When Intel started development on the first Centrino processor, Banias, it had to go back to the P6 for a starting point.  The Pentium 4’s NetBurst architecture was hardly suitable and the design team was intimately familiar with the P6 core at the time.  The end product hardly resembled a P6 and if you look at what the architecture evolved into today, you would be hard pressed to say it was similar at all to a Pentium III. 

AMD didn’t make the misstep of a Pentium 4, it made a solid evolutionary step to K8 from K7.  Griffin’s execution core and underlying architecture is based on the current generation 65nm K8 design, not Barcelona/Phenom.  You can take everything you are looking forward to being in Phenom and throw it out the window, as AMD is starting from the same K8 core that launched in 2003.

By no means is it a bad starting point, but thankfully AMD did toss in some enhancements.  Griffin gets a new North Bridge, a new memory controller, a power optimized Hyper Transport 3 interface and a 1MB L2 cache per core.  Griffin will still be built on a 65nm process as AMD will have, at best, only begun its 45nm production by the time Griffin debuts.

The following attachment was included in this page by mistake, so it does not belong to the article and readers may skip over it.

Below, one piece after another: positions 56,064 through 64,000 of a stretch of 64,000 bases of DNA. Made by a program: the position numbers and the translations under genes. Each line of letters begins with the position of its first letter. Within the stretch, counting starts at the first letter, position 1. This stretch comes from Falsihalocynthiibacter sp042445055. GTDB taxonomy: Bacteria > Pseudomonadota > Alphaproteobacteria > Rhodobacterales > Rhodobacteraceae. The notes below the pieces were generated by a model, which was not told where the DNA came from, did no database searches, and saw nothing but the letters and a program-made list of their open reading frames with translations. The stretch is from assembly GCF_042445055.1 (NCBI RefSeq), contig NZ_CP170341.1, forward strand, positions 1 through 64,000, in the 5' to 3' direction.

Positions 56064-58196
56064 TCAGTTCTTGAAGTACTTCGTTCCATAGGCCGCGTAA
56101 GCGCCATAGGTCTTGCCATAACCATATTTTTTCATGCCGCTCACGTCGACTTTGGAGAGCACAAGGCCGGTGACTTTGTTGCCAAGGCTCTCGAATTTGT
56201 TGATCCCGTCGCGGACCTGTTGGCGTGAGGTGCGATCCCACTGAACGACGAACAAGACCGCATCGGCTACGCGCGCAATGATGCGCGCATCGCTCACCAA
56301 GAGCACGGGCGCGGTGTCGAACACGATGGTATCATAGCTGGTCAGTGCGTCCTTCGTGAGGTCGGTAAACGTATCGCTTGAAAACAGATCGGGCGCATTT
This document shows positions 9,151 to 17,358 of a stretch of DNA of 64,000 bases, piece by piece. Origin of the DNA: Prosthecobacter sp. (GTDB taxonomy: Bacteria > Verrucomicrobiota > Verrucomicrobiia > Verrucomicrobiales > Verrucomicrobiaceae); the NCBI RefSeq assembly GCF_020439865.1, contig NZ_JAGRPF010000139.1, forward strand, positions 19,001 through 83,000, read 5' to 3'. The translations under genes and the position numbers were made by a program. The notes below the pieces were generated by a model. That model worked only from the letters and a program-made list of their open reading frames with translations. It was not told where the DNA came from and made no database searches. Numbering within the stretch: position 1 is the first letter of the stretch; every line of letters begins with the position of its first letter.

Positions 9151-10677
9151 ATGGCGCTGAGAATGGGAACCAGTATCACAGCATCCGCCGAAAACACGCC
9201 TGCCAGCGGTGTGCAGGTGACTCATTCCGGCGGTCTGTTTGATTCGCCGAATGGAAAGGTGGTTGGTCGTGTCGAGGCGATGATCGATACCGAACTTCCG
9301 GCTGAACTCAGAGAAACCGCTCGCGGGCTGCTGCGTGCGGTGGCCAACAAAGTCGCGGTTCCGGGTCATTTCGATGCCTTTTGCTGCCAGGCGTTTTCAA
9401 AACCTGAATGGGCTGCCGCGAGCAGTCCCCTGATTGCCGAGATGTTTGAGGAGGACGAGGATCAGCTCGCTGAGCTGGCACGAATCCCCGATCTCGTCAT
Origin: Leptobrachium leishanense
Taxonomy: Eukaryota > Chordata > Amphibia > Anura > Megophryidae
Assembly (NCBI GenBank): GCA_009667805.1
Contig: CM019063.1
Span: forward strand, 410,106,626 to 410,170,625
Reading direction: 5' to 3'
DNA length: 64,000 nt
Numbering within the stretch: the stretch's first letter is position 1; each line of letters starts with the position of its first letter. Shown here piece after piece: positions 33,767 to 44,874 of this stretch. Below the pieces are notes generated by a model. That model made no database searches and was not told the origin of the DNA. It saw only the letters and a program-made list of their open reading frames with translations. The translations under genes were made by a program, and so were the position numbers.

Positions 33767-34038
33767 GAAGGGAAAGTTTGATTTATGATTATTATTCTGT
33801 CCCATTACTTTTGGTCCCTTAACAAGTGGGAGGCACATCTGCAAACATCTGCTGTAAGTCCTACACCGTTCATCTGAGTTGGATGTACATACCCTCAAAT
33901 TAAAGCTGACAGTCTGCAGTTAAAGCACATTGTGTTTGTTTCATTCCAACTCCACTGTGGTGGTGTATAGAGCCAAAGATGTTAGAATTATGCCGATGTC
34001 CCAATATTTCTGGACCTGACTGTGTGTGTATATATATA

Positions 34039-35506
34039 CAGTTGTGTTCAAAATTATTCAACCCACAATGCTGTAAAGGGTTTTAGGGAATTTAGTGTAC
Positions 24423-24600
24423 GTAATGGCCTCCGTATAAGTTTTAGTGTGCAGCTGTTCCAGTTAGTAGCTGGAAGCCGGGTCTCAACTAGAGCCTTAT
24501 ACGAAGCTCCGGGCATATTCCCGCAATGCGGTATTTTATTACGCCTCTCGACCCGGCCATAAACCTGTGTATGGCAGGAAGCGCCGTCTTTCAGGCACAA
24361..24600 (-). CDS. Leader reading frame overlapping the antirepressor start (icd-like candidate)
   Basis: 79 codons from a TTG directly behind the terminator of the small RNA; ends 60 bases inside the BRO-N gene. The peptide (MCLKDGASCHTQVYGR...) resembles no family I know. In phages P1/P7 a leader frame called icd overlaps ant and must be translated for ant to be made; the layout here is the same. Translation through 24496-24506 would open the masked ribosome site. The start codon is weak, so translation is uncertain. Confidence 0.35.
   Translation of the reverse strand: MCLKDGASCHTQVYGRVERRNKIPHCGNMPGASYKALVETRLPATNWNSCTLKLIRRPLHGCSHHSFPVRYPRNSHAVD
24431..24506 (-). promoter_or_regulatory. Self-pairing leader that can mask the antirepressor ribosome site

Right off the bat you see a disparity between AMD’s approach and Intel’s approach; while the K8 is arguably a better starting point for a mobile-specific architecture than the P6, the K8 was heavily designed for servers and scaled down.  But as we’ve seen, the K8 is quite power efficient, with 35W TDPs easy achievable for dual core versions, so the race isn’t over before it has started.

Griffin will go into production at the end of this year, and AMD is targeting availability in the first half to middle of 2008.  Given the launch timeframe, much like Phenom, AMD won’t be competing with today’s Core 2 processors but rather tomorrow’s Penryn based notebooks.  Penryn does have some mobile-specific power improvements that even Griffin does not, but the opposite is also true as you will soon see.  AMD quoted a maximum TDP of 35W for dual core Griffin CPUs.  AMD hopes that notebooks based on Griffin can offer beyond 5 hours of battery life, but do keep in mind that battery life will vary greatly based on OEM implementation.